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The premise of Sex Box always sounded a little (ok, very) ridiculous. Real life couples get into some kind of assembled box and have sex, all the while watched over by an uncomfortable studio audience twiddling their thumbs and looking around nervously. Oh, and a panel of “internationally renowned sex experts” will also be present, presumably to assess their performance afterward. The aim of this, according to Channel 4, is to “reclaim sex from porn”, although how some couples having sex in a box on television has anything to do with that remains a mystery. When it came down to the actual broadcasting of Sex Box, the programme didn’t have quite the impact Channel 4 must have hoped it would.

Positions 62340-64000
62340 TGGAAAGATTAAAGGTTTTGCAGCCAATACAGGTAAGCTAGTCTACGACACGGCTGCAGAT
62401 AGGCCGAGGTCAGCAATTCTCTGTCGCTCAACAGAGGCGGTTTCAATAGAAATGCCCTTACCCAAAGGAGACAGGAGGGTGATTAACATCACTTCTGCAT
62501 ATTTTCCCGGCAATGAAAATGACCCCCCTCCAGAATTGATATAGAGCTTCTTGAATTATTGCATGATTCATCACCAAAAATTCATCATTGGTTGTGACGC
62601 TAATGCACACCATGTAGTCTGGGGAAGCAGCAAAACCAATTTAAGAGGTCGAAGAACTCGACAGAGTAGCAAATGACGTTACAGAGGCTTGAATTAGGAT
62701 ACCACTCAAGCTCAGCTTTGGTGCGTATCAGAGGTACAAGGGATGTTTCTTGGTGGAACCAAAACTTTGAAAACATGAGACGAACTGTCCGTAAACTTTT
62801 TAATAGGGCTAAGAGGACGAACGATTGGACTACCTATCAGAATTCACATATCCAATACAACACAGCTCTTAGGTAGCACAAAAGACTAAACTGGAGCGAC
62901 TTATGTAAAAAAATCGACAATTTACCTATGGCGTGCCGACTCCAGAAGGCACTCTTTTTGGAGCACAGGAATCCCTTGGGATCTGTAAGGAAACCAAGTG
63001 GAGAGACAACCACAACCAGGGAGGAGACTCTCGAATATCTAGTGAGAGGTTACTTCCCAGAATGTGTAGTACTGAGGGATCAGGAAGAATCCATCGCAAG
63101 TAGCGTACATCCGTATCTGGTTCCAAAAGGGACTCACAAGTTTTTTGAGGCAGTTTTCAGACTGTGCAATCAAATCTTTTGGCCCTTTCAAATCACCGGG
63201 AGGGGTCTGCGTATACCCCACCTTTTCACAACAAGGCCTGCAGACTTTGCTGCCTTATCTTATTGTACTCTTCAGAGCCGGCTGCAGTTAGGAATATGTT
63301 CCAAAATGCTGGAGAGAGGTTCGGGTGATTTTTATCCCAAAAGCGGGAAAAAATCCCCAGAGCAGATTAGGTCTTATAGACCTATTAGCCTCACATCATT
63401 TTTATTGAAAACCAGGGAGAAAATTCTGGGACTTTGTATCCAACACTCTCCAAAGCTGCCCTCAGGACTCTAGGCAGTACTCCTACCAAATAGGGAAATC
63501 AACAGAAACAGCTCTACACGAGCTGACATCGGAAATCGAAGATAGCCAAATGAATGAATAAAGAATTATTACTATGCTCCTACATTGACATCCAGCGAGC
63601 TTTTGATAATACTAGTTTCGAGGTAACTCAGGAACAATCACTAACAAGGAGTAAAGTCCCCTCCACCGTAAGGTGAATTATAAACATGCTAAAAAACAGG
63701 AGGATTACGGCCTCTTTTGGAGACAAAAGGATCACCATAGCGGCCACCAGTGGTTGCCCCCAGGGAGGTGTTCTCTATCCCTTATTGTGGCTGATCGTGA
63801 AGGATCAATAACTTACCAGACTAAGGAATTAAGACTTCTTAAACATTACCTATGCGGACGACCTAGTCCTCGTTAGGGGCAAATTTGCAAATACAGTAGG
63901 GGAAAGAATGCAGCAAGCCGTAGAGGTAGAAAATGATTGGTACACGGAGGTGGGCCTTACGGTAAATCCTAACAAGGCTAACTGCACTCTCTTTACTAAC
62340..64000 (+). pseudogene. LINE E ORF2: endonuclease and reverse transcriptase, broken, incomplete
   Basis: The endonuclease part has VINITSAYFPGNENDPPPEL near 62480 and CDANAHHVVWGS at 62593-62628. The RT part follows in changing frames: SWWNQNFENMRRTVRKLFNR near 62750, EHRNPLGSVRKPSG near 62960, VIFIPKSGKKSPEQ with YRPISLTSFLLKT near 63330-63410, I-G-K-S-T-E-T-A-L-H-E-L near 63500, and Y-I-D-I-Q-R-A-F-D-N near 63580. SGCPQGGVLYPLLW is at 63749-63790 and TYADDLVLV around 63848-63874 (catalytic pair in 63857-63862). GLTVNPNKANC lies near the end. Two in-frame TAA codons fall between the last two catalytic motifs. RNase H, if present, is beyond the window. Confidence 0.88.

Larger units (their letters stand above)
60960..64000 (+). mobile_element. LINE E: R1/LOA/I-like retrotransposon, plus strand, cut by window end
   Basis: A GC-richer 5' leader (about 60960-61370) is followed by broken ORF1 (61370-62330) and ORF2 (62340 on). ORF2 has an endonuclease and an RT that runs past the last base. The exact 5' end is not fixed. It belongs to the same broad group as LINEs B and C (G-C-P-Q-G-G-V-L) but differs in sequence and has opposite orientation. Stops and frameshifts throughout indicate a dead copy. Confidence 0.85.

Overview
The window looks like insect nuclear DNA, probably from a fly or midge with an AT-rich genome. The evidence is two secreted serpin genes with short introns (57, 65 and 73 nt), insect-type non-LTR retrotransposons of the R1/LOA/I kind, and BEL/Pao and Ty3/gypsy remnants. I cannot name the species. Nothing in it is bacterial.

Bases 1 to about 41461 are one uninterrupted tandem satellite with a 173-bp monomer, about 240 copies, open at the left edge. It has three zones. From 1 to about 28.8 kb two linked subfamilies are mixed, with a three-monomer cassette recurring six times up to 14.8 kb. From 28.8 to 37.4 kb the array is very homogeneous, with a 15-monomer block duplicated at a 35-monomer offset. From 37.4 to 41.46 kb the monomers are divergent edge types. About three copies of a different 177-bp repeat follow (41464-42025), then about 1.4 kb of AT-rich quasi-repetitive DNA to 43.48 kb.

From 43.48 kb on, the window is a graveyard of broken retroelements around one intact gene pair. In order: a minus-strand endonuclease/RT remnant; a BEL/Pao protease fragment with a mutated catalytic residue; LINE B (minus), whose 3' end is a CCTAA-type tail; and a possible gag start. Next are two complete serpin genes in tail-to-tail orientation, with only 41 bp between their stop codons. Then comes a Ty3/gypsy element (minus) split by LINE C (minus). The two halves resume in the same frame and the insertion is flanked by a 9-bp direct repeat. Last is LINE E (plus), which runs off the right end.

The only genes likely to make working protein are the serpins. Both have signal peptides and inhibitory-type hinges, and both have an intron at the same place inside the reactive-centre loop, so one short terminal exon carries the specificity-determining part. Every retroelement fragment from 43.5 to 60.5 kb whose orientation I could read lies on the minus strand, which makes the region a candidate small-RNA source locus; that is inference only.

The first couple are nice and normal; Rachel and Dean, an unremarkable pair of twenty-somethings. They enter the box, and that’s that. Although I’m sure no one really expected Channel 4 to put cameras in the box and literally reclaim sex from porn by actually making their very own porn, this didn’t make for especially fascinating television. Having done whatever it was that they did in the box, Rachel and Dean emerged to face their post-coital interview. All in all this felt more awkward than anything else; even the “sex experts” seemed uncomfortable and the conversation that ensued was hardly ground-breaking, with everyone concluding that communication is the key to positive sexual relations; no surprises there. The pair that followed Rachel and Dean, gay couple Matt and John, weren’t a whole lot more interesting; both couples seemed comfortable opening up about their sex lives to a certain degree on national television, but you can’t help but think they could have done that without the whole box gimmick thrown into the mix. Sex Box certainly wasn’t pornographic, but it was nonerotic to a fault, polite and awkward rather than groundbreaking or controversial, which is only really a fault when you consider that controversy was probably Channel 4’s main aim.